Invest in Nebraska's Future: Pass LB 998

Nebraska’s future prosperity depends on the health and well-being of our children. When we invest wisely in health-promoting services for our youngest generation, we ensure that all kids have the opportunity to find success in adulthood. There is a rising need for mental and behavioral health services among Nebraska children, especially in their classrooms. It is estimated that nearly half of Nebraska children who needed mental health treatment or counseling had issues accessing appropriate care, which can have serious consequences for their future success.

It’s time for Nebraskans to invest in a coordinated plan to support children’s mental and behavioral health in schools:
  • 83 of Nebraska's counties suffer from a shortage of mental health professionals
  • Promoting good mental health in childhood is a critical foundation for proper functioning and development later on in life
  • Growing mental and behavioral health needs among children put significant pressure on school resources and student success
  • Early and preventive treatment of behavioral and mental health issues among children results in cost savings in our costly child welfare and juvenile justice systems
  • An estimated 70% of youth involved in juvenile justice have an identified mental health disorder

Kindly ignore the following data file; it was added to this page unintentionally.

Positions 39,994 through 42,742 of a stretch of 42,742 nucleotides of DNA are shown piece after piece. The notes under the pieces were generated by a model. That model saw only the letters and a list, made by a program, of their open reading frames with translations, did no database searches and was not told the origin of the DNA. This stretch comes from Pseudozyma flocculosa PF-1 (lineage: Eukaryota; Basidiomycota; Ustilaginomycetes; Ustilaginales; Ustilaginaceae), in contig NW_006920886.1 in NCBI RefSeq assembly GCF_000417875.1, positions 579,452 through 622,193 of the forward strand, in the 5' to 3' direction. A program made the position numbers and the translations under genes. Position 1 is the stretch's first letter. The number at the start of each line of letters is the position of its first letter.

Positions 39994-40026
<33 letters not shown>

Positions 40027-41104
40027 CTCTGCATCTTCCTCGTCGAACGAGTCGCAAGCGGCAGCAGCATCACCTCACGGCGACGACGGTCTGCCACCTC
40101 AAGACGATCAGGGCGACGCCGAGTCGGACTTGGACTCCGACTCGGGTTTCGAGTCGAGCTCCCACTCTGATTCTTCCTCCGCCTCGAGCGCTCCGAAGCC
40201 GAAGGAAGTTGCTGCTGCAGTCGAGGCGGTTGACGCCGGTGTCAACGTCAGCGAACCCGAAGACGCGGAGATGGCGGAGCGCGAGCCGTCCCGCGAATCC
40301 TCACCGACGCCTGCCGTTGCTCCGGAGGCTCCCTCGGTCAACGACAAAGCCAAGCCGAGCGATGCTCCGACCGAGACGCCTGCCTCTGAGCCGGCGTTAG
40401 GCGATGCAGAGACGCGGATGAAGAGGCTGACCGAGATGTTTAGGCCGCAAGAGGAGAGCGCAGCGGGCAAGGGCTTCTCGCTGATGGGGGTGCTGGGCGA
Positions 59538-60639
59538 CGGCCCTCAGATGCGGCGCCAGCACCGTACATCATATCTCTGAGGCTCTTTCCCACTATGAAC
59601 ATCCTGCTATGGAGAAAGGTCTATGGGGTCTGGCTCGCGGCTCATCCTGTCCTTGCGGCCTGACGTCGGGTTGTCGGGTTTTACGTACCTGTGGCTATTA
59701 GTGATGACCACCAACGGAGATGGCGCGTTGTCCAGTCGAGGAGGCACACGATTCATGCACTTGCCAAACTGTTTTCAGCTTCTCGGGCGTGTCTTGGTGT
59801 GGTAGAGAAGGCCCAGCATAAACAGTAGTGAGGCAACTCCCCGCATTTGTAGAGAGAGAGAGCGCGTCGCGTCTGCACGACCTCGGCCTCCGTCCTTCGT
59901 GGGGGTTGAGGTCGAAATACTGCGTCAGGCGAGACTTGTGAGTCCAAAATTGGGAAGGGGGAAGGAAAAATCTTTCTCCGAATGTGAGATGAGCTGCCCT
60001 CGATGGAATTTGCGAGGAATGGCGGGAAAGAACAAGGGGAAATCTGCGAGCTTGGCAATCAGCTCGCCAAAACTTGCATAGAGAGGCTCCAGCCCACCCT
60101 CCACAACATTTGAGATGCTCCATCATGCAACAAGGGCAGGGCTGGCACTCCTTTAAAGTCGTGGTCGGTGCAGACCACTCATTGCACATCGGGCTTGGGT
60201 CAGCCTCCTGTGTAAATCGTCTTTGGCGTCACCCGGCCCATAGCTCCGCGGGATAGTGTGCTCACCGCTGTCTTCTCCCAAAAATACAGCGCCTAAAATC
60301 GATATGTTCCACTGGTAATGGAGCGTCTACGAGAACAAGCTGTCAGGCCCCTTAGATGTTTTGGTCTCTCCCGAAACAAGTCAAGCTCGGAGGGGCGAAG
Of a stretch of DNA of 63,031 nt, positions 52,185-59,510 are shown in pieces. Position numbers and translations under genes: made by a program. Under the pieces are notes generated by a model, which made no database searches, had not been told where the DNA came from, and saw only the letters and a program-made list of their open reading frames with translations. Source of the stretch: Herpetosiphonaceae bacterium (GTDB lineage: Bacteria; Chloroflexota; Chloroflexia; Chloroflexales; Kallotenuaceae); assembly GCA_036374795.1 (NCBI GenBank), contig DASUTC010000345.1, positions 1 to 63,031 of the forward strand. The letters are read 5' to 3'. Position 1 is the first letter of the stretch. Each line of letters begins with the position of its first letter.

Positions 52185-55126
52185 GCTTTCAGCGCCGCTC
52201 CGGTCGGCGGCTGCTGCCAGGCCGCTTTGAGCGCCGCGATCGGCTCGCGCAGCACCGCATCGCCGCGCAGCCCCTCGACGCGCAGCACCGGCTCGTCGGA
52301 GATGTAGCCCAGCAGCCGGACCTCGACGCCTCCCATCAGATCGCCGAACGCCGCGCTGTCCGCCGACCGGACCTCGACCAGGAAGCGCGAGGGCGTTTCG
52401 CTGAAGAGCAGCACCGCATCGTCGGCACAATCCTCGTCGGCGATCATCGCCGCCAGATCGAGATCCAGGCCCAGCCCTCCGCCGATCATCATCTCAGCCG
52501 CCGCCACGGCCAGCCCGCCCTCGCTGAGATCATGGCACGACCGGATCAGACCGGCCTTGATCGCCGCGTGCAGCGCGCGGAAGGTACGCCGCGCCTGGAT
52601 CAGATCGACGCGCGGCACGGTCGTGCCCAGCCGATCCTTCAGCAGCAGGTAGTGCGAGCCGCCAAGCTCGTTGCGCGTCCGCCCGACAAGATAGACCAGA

LB 998, introduced by Senator Lynne Walz and prioritized by Senator Kate Bolz, creates the Collaborative School Behavioral and Mental Health Program. The program builds a framework for addressing behavioral and mental health needs in schools through the Educational Service Units (ESU) to coordinate a plan based on local needs and resources.

  • The program will be 100% privately funded through private contributions to a fund administered through the State Treasurer
  • A social worker will be placed in each ESU to provide supports to local districts, which will include identifying necessary training and working within communities to coordinate family-centered services
  • The program will be evaluated after three years, at which point each ESU may determine whether or not the program will continue, and will be funded by the ESU, school districts, state funds, and private donations
Contact your state senator today to ask them to support child mental and behavioral health by voting YES on LB 998.
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